Although all this can be disturbing to someone who faces such ideas for the first time, we need to know that, still, all is up to us. Ultimately, we are in charge.
Every person is fundamentally responsible for their own life because all these “positive” or “negative” influences are only the result of our deepest inner decisions, thoughts, habits, or emotional turmoil.
Do you sometimes wonder why people have inexplicable outbursts of rage, uncontrolled fear, or eruptions of other negative emotions, which sometimes lead to horrifying situations and crime? Are the childhood traumas and the existence of various negative psychological aspects within a personality the only explanation for such phenomena?
In my opinion, they are not. There are many indications of various conscious entities that are attached to us, directly or indirectly affecting our behavior and state of consciousness.
A lot of literature describes research in this field. For example, in his excellent book “Healing Lost Souls,” William J. Baldwin depicts many cases of solving psychic problems and dysfunctional relationships by applying specific techniques for the release of so-called “attached entities.”
There is a vast range of beings and energies that can be “nested” in our aura or within our being, such as souls or energy remnants of deceased people, parts of personalities of living persons, or even the “classical” Beings of Darkness, i.e. demons. What is most interesting, sometimes the attached beings are not originating from this planet at all – they are extraterrestrial beings. But about all this in more detail later.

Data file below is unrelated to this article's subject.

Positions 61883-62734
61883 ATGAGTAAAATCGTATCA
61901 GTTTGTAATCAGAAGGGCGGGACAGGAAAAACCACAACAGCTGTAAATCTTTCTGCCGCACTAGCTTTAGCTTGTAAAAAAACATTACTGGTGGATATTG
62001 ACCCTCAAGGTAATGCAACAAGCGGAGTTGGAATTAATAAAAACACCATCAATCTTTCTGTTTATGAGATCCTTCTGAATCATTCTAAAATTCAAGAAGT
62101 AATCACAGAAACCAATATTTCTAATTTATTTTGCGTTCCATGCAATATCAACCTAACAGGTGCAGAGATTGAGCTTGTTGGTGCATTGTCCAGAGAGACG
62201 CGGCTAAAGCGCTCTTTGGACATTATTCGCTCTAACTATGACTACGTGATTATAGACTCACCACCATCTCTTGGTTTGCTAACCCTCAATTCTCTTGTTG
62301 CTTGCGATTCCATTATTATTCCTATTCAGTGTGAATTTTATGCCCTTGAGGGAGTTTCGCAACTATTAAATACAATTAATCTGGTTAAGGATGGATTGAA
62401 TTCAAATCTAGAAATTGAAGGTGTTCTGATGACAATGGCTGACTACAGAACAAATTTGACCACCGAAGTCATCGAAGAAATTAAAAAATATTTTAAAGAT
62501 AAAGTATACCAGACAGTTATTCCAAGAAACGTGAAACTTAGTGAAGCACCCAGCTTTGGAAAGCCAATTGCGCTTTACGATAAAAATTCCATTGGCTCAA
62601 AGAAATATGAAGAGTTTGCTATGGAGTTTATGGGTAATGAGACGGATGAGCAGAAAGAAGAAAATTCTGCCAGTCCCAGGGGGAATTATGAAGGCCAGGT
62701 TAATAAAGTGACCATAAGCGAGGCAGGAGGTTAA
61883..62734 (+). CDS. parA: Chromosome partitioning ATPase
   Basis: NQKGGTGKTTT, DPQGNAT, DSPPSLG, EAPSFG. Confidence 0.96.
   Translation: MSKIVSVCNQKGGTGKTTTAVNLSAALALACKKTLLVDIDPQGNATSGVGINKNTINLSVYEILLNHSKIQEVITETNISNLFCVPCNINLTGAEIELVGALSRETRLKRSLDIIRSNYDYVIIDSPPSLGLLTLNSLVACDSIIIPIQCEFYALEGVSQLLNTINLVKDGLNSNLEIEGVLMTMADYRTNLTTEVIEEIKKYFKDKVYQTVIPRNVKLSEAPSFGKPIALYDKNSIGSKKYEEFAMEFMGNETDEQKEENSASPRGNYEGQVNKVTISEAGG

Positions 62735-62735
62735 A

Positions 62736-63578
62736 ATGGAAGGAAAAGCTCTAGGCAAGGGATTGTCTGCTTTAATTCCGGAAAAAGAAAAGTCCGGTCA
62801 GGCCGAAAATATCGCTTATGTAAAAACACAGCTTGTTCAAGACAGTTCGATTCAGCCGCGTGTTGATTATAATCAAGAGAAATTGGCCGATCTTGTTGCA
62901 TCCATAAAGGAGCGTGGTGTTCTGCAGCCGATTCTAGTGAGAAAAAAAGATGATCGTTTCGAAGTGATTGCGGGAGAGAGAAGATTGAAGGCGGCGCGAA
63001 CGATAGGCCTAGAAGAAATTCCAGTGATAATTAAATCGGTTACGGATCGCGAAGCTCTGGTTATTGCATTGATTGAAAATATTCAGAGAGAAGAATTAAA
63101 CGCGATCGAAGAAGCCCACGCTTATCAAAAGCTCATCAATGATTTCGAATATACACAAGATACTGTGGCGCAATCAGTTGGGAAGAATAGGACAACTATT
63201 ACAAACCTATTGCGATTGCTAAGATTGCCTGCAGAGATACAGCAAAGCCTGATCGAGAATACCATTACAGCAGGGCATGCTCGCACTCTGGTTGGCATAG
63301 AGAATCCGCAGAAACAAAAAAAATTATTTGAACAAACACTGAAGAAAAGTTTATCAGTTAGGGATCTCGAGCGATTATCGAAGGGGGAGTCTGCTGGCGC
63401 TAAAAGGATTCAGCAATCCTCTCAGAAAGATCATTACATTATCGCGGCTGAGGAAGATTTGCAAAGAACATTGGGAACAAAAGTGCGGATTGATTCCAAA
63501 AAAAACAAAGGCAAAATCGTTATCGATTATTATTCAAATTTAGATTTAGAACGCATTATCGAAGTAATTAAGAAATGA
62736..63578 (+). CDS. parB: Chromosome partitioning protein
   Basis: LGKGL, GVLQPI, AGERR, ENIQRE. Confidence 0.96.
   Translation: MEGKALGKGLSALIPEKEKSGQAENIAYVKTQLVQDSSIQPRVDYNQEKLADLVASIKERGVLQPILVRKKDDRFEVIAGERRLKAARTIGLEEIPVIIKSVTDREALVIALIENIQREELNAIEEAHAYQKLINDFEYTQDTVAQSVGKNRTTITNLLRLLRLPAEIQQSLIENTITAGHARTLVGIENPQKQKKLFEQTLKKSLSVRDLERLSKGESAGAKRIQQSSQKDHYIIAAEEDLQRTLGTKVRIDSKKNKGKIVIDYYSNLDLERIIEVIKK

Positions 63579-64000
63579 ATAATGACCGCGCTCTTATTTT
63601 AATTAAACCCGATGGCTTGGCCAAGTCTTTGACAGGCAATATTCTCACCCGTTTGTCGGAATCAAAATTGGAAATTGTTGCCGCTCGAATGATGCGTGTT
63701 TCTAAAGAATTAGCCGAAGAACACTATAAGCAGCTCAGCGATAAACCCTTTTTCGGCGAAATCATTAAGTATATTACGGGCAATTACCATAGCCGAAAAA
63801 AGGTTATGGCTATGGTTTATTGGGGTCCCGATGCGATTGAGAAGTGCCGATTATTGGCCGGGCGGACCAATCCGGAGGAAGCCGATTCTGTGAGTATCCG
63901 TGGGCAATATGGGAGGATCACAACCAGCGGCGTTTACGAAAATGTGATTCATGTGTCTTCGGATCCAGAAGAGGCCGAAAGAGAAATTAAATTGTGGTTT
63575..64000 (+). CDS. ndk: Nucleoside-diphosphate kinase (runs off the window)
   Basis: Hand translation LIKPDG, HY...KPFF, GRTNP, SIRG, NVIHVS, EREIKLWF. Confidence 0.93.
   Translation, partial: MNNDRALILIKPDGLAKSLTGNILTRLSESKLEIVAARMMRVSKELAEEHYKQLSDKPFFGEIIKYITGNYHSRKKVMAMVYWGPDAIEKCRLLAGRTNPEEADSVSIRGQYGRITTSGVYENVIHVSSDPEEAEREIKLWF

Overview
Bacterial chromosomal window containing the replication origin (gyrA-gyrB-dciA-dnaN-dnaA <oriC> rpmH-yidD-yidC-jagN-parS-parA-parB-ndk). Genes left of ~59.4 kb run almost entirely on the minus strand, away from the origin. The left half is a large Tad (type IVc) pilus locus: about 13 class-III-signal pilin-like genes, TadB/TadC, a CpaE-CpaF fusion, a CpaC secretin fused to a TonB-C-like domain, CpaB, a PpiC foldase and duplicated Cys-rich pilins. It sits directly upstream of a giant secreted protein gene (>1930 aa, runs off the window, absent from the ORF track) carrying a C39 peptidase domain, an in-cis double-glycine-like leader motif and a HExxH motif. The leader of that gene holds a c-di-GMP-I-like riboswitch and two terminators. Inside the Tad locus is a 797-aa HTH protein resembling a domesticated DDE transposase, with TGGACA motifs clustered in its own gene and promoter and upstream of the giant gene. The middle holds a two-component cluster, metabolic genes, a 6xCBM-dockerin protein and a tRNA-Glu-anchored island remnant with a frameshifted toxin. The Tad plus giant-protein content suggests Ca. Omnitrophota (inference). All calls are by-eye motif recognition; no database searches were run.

Symptoms of Attachments
It is not so easy to recognize that you have an attached entity. However, you can be pretty certain that this phenomenon has occurred if you identify the following symptoms:
However, for all this, you should be cautious and not to make premature conclusions. You should certainly work on yourself and try using some of the Reintegration Techniques or other proven methods.
Souls of the Dead
One type of the attached entities are the souls of the dead people who, for assorted reasons, remain tied with the physical world. The term “soul” here denotes the nucleus of an individual which is practically immortal, had existed before and will exist after the individual’s incarnation. In this sense, the nucleus has normally retained almost the whole personality of the deceased person, so the term “soul of the dead” in this text actually means “the nucleus plus its personality.”